After the public session last Thursday morning, the Dutch folks grabbed their bikes, split up into two teams — Blue and Orange — and rodeÂ off into our city.Â Â The Blue team focused on the Lincoln Park neighborhood, and the Orange team looked at the Washington-Madison transportation corridor.Â Both teams noted the major bike-related differences between Chicago and the Netherlands as follows:
- Winter weather challenges (ice, snow)
- Entitled attitudes of motorists
- Lack of enforcement of existing bike-lanes and bike-related laws
- School-age children often prohibited from riding bikes to school
- A city of taller buildings and a higher population density.
That last one surprised me because I have always assumed that Amsterdam was a very densely populated city.Â While it’s not exactly bucolic,Â according to the numbers on Wikipedia, Amsterdam has about 1,000 less people per square mile than Chicago.Â Given all these challenges though, you’ll note that they didn’t see our city as one in which change would be overwhelmingly difficult to accomplish.
The Blue Team and Lincoln Park
The Blue team road around the neighborhood, noted major arterial streets, existing bike paths,Â as well as major attractions/destinations.Â Their suggestions focused on changing traffic patterns by leaving major arterial streets as isÂ (Fullerton, Armitage, North, Clark, Halsted)Â and between those streets would establish Safe Zones – streets with speed limits of 20 mph. They also proposed designating specific bike routes through the neighborhood as “Safe Cycle Routes” .
One of the other interesting proposals that the Blue Team came up with was too move bike traffic to the opposite side of park cars, thereby providing cyclists with a bit of a buffer zone between themselves and traffic,Â and to lessen the risk of being ‘doored’.Â Here is one of their ideas for reconfiguring Armitage Avenue.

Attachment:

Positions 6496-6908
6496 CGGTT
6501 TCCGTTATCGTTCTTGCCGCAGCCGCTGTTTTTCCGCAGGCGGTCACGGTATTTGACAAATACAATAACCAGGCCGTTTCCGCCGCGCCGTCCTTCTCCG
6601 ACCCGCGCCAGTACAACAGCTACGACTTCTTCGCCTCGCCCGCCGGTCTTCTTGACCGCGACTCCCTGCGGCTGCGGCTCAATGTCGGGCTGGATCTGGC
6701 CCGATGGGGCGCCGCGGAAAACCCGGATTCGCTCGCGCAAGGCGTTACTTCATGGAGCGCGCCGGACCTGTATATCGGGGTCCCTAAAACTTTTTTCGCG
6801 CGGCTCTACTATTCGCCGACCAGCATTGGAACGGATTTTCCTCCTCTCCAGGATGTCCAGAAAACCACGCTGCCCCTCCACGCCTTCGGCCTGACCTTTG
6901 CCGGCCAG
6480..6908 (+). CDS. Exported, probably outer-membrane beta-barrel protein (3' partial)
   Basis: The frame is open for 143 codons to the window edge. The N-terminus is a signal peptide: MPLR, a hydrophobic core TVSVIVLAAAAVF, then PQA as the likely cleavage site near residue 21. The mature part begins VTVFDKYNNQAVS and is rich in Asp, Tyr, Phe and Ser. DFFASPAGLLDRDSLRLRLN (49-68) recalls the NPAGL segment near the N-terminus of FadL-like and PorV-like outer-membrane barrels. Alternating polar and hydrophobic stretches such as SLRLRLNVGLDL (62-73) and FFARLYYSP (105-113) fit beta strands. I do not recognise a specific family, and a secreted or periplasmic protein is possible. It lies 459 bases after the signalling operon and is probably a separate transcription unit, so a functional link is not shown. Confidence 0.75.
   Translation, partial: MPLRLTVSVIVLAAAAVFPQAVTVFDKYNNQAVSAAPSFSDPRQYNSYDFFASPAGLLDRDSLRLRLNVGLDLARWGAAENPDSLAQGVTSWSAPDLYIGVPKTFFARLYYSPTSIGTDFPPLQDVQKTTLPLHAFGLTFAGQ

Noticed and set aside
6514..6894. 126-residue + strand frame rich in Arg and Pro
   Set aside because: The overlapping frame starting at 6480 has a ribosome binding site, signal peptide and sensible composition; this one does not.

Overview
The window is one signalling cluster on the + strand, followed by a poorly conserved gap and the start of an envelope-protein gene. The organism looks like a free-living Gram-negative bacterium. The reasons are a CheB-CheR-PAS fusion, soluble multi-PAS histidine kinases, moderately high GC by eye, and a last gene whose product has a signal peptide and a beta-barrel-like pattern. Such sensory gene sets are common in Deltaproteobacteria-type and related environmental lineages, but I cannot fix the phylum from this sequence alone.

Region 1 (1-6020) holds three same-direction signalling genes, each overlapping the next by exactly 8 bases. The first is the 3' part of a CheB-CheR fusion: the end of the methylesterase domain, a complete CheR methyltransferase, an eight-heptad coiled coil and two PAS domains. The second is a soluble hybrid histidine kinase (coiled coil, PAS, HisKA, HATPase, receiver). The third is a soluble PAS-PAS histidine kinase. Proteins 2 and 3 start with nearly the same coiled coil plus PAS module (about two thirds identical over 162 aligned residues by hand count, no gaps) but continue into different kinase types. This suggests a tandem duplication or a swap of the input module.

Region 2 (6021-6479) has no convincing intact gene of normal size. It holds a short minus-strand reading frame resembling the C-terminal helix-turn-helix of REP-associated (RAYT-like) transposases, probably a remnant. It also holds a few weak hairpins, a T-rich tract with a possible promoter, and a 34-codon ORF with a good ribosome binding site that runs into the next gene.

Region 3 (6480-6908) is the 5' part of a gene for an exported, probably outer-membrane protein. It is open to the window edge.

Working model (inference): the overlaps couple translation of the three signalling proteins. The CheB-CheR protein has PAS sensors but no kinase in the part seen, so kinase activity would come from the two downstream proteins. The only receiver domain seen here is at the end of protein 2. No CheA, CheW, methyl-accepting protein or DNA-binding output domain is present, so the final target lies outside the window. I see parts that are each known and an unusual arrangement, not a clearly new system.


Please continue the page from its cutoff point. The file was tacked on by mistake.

The suggestions for Clark Street were a little more dramatic, but also included adding a median and turning lane for motorists, which would help pedestrians cross at points where the street is wider.
The Orange Team and The Washington-Madison Corridor
In their review of the streets that comprise this current Chicago transportation corridor, the Orange team noted that while Madison has some dedicated bus lanes and right/left turn lanes, Washington street does not. In fact, Washington street has alternating right and left turn lanes, no bus lanes, and various parking and loading zones. Both streets narrow at the bridge over the Chicago River. All of these are pose dangers to cyclists.Â They came up with three possible options for short-term changes that focused on reconfiguring the existing street lanes, and also provided pros and cons for each option.
- Rightâ€side Protected Bike Lane & Bus Lane
- Protection from moving vehicles
- Protection from illegal standing/loading
- No rightâ€turn conflict for bikes/pedestrians
- Minimizes loss of parking/loading
- Difficult overtaking for buses
- Separate signal phase needed for turn & bike/bus
- Lose thru lane
- Left turns difficult for cyclists
- Leftâ€side Onâ€street Bike Lane
- Separates bike/ bus interaction
- Minimizes loss of parking/loading
- No protected lane for buses
- No protection for cyclists from overtaking traffic
- Bikes in atypical position
- Leftâ€side Protected Cycle Track
- Bikes protected from overtaking traffic
- Protection for bikes from left turn conflicts
- Minimized loss of parking/loading
- Separates bike/bus interaction
- Potential for green elements to be incorporated
- No protection for bus lane
- Separate signal phasing required for bike & left turns
- Drainage requires modification
- Maintenance responsibility
All of these options would require upgrades to bike lane color and/or textures,Â possible grade changes, bicycle boxesÂ and perhaps even signals or hard or soft barriers.Â Also,Â issues around parking, signals,Â loading and deliveries, and sidewalk space would need to be addressed as well.
All in all though,Â I’d say both teams wereÂ productive given they only had a couple of days to come into our city, observe, and make recommendations.Â Hans Voerknecht (Manager of the International Dutch Bike Council) also wrote up his own summary of the workshop findings from his Team Blue perspective that I’ll publish next in it’s own post. And, the Dutch will be taking their show on the road again this year to DC and Miami – you should be able to follow the events on the embassy’s website.
Many of theÂ recommendations listed above parallel the proposals that our own Active Transportation Alliance has drawn up as well.Â Check out their legislative agenda for this year and the myriad of other activities they are involved in to make our streets safer for pedestrians and cyclists.Â Keep and eye on them and encourage the Alliance as well as your elected officials to act on the recommendations that were pulled together last week to make our city a safer environment for everyone.
I’ve uploaded the complete documents from the Blue and Orange teams below – the Blue team .pdf is a large file so it may take a minute or so to load.